Cook County Democratic Party leaders on Friday withdrew their endorsement of Circuit Court Clerk Dorothy Brown in the March 15 primary amid a federal corruption investigation, instead throwing their support to a newly announced candidate, Ald. Michelle Harris (8th).
Harris, a strong supporter of Mayor Rahm Emanuel, is in her second term representing a South Side ward that includes parts of Chatham, Pullman, Pill Hill and Calumet Heights.
The moves came after a defiant, emotional Brown pleaded with the party’s leaders to continue backing her and dismissed news reports linking her to the federal investigation as “unsubstantiated.”
“Investigations are started all the time,” Brown said. “Many of you have probably had investigations related to you.”
Brown, who is seeking her fifth term as clerk, also insisted the party had no authority to rescind its support, saying a $25,000 contribution her campaign committee made to the party following its endorsement equated to a legally binding contract.
Brown concluded her five-minute plea, saying ”In my heart of hearts, I have not done anything wrong. . . . I deserve your endorsement.”
Her impassioned words were met with tepid applause. Then, the committeemen went into closed session and returned soon after with the news they were no longer supporting her.
That led to a round of speeches in which three other potential candidates — Harris, attorney Jacob Meister and community activist Tio Hardiman — sought the party’s endorsement, and Brown attempted one more time to win over party leaders.
In the end, Harris got the party’s nod.
“In government, people will elect you if they feel they can trust you,” Harris said afterward. “What I want to be is honest . . . and bring integrity to myself and to the county.”
The political drama ensued as more details about the investigation involving Brown emerged.
The FBI seized Brown’s county-issued cellphone earlier this month as part of the probe, which is focusing on loans or other money possibly being given to Brown by clerk’s office employees, allegedly in exchange for jobs or promotions, sources with knowledge of the investigation have told the Chicago Sun-Times, Better Government Association and FOX Chicago TV.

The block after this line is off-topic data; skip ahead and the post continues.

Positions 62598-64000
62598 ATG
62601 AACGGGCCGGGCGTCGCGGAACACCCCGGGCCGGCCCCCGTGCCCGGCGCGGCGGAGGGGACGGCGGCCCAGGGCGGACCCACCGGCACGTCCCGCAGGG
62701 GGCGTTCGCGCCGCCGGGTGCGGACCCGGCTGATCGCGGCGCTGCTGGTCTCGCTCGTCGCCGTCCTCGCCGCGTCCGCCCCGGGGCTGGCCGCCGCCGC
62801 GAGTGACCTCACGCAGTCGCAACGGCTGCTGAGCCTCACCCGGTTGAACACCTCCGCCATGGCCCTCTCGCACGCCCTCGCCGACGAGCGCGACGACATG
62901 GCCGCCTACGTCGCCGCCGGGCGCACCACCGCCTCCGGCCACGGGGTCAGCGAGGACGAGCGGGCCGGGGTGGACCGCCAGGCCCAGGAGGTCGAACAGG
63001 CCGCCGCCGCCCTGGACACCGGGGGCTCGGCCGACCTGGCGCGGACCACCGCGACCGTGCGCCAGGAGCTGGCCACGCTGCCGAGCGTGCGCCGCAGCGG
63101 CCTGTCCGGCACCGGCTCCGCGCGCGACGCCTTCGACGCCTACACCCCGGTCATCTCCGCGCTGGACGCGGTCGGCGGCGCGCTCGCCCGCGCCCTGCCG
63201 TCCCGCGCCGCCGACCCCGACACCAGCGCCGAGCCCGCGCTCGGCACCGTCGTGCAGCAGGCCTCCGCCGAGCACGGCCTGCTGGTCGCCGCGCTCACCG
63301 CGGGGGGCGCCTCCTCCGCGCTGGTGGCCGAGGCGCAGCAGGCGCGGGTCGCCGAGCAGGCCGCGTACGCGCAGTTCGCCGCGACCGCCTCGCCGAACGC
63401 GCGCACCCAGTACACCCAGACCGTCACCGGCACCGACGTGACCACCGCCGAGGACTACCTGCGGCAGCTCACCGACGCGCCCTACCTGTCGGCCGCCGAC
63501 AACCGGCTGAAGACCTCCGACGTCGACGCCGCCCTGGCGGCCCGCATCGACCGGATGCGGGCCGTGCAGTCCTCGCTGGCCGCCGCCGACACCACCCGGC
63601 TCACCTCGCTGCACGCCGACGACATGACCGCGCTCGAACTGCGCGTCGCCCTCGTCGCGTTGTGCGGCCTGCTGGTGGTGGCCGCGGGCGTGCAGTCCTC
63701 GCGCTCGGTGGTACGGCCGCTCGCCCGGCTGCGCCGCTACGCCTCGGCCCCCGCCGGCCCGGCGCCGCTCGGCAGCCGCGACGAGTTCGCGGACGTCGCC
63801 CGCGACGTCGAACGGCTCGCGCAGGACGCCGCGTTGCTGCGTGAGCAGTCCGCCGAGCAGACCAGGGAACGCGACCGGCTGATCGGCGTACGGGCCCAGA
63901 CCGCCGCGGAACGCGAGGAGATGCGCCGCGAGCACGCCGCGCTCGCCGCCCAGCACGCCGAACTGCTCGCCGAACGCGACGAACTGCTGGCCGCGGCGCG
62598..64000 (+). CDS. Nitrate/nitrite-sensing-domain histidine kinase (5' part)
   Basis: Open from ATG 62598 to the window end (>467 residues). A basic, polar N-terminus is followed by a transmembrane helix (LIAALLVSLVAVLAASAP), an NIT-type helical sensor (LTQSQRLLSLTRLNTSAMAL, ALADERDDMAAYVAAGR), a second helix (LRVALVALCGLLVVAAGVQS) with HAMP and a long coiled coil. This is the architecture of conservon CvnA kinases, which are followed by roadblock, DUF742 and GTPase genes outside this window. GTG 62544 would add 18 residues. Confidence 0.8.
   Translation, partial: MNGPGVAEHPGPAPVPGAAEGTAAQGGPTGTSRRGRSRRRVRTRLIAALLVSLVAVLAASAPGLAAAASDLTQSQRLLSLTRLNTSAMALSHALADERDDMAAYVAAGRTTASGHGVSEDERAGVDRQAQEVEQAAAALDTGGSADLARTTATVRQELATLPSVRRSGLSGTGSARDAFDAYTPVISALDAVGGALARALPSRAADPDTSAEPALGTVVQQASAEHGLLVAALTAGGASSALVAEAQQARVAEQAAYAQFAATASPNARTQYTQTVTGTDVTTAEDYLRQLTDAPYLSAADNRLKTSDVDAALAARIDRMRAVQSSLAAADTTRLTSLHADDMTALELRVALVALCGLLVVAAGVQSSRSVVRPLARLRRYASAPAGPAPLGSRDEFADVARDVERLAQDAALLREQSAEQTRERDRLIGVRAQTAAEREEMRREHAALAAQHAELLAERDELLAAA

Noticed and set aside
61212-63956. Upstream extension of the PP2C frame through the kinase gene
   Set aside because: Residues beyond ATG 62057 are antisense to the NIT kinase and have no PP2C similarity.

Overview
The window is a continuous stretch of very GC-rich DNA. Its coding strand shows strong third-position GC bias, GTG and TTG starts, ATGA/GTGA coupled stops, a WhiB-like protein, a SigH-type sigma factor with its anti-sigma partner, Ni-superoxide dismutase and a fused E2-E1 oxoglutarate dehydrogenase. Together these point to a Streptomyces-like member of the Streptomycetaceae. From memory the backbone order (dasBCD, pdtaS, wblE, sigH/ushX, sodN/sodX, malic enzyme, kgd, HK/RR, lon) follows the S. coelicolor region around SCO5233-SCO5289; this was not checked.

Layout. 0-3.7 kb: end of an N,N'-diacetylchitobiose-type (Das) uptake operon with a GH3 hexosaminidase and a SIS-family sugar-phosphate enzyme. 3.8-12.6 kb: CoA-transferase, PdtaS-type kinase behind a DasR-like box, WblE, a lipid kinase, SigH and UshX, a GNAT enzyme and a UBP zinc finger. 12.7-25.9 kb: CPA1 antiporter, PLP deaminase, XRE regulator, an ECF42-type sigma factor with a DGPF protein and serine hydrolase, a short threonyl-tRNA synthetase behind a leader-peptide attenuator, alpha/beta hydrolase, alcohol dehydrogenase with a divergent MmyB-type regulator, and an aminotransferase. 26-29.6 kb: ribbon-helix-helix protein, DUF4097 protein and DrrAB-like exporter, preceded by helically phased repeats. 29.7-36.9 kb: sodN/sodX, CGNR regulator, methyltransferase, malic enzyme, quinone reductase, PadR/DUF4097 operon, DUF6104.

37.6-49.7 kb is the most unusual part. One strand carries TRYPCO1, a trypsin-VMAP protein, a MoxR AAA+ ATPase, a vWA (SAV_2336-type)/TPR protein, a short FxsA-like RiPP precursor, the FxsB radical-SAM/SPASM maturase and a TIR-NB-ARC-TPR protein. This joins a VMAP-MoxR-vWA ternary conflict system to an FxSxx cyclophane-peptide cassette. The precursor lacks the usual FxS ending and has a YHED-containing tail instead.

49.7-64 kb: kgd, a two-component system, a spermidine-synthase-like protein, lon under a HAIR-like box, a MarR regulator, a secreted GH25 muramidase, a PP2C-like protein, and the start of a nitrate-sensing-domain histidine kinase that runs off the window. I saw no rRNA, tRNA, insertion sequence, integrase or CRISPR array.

Now, two Circuit Court clerk employees – one of them part of Brown’s upper ranks – say they’ve hired attorneys to represent them. Asked separately about allegations of job selling, the two declined to comment further, and their attorneys either couldn’t be reached or declined comment.
In another new development, sources said authorities have been asking about a business called Goat Masters, a firm formed in 2014 by Brown’s husband, Benton Cook III, records show. Cook and Brown were listed as directors of the business, which was based at their South Side home.
Goat Masters, according to a source, is listed on federal subpoenas involving the clerk’s office.
Asked about the company this week, Cook said, “Talk about it with” Edward M. Genson, Cook’s lawyer.
Genson had no comment.
It’s unclear what Goat Masters does or did. But Brown was involved in another company — this one called Sankofa Group LLC — that appeared to have some connection to the meat industry at one time, records show.
In 2011, a Brown campaign donor gave Cook a triangular parcel in Lawndale, records show. The land was then transferred to Sankofa — which Brown ran out of her home — and sold for $100,000 in 2012. Brown didn’t disclose the transaction on her campaign or ethics filings, prompting the county’s inspector general to begin investigating what transpired.
On Friday, she dodged reporters’ questions about whether she’d read the federal subpoena that sought her cellphone or whether she has talked to employees or others who might have been interviewed by authorities. “I’ve made my statements regarding that,” Brown said repeatedly.
Brown faces a harder road to re-election without the party’s support. As of the end of September, she had only $36,986 in her campaign fund — a relatively small sum from which to build a countywide campaign. Candidates have until late November to gather the nominating petition signatures required to get on the ballot.
Party Chairman Joseph Berrios, also the elected Cook County assessor, dismissed Brown’s claim that her previous endorsement amounted to a contract and said the party would return to Brown’s campaign the $25,000 contribution it had made. Berrios also discouraged Brown from running against Harris because “we will make a full effort to make sure Michelle gets elected.”
Meister, who has been campaigning against Brown for weeks, expressed his frustration at Harris’ decision to run for the office in the wake of Brown’s collapse.
“Unlike some other potential candidates, I didn’t run for this office in the past 72 hours,” he told party leaders. “Please, dare to be different. Dare to vote your conscience, not simply the way the bosses told you to.”
The vote for Harris ended up being unanimous, Berrios said, though not all of the 80 Democratic committeemen or their proxies were present.
Chris Fusco is a Sun-Times reporter. Patrick Rehkamp and Robert Herguth report for the Better Government Association. Dane Placko is a reporter for FOX Chicago TV.